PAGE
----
Look Policy

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Abercrombie & Fitch Stores Inc., commonly known as simply “Abercrombie”, is a national chain of clothings stores in America that requires all its employees to comply with a certain “Look policy” that reflects the store’s fashionable style and prohibits black clothing and caps, although the exact definition of the word “caps” is not explicitly stated in the policy. If a question is raised about the Look policy, or an applicant requests a accomodation or deviation from it, the interviewers of the store that the prospect is being questioned at are instructed to contact the corporate Human Resource Department of that area, which will determine whether or not an accommodation will be granted. In 2008, Samantha Elauf, a practicing female Muslim, applied for a position at an Abercrombie & Fitch store…show more content…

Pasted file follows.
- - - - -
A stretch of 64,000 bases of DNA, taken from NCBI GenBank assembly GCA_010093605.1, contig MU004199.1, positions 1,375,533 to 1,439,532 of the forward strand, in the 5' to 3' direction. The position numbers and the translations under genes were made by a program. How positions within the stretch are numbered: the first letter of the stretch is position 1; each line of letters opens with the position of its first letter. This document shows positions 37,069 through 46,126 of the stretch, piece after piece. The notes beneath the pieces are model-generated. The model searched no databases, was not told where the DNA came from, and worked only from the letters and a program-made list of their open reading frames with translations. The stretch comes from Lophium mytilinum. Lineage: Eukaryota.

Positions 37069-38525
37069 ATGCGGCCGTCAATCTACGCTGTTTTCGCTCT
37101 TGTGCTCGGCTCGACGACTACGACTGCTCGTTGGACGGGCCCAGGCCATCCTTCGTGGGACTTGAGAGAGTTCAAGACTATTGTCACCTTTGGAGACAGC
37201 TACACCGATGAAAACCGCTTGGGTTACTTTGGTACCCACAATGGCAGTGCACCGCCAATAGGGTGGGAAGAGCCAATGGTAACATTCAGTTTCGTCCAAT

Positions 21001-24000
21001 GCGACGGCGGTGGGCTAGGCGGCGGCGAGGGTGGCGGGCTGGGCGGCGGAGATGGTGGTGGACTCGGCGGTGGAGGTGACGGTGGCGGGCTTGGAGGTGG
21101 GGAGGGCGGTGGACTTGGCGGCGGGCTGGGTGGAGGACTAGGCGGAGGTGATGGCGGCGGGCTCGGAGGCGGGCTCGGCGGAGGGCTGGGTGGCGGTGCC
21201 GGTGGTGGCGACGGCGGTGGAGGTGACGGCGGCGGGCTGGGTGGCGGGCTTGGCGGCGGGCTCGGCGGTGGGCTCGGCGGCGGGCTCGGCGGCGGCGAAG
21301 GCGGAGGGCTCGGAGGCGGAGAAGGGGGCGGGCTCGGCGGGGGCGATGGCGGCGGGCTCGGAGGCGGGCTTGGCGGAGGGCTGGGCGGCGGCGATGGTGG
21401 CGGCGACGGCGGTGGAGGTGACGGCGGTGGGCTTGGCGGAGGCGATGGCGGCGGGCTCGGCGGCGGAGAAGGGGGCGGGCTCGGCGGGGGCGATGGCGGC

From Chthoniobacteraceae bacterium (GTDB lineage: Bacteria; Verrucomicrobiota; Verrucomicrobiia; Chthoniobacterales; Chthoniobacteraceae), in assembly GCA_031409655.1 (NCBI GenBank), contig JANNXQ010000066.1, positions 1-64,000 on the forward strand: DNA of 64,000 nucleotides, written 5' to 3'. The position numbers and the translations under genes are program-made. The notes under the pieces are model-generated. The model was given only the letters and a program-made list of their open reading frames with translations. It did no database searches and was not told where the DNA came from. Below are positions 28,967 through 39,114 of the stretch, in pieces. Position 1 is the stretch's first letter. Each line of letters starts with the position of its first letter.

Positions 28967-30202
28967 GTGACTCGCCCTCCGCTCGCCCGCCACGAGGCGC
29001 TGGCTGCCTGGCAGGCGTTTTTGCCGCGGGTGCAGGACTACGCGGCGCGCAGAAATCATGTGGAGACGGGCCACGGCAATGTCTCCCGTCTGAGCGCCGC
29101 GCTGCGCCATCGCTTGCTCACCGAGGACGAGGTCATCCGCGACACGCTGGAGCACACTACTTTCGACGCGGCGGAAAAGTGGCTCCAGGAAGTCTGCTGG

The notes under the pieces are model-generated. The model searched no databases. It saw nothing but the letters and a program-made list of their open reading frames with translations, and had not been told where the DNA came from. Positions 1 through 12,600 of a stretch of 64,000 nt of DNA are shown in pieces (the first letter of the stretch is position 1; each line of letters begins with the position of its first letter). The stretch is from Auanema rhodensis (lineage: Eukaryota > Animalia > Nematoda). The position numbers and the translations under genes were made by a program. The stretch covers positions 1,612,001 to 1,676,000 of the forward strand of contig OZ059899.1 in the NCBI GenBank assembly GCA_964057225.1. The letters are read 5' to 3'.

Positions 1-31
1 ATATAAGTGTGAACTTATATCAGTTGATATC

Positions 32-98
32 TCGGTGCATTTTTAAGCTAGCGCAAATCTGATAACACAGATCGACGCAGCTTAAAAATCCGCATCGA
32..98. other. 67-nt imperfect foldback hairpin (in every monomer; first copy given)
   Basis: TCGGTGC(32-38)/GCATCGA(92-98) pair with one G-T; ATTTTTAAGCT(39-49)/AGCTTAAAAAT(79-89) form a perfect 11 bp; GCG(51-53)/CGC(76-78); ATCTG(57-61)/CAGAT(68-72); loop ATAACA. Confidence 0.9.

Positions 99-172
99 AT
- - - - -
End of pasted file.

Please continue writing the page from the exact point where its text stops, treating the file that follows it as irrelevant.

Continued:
Scottish Food Systems, Inc. d/b/a Kentucky Fried Chicken and Laurinburg KFC Take Home, Inc. d/b/a Kentucky Fried Chicken (EEOC v. Scottish Food Systems Inc.) a female follower of pentecostalism is fired from her job on the grounds of not following the common dress code of the establishment. As a member of the pentecostals church, she believes that women should not wear pants and instead should only wear skirts or dresses. She has been working for various Kentucky Fried Chicken restaurants since 1992 and has followed pentecostalism since the fall of 2010. Scottish Food Systems and Laurinburg KFC Take Home purchased the KFC restaurant where Silver worked in Rocky Mount, N.C., in April 2013. Upon taking ownership of the restaurant, management informed her to conform to the dress code and wear pants. When she informed them that she was not able to do so because of her religious beliefs, they ultimately fired her on the grounds of not following the code. This action violates Title VII of the Civil Rights Act of 1964, which requires employers to “reasonably accommodate an employee's religious beliefs so long as doing so would not pose any undue
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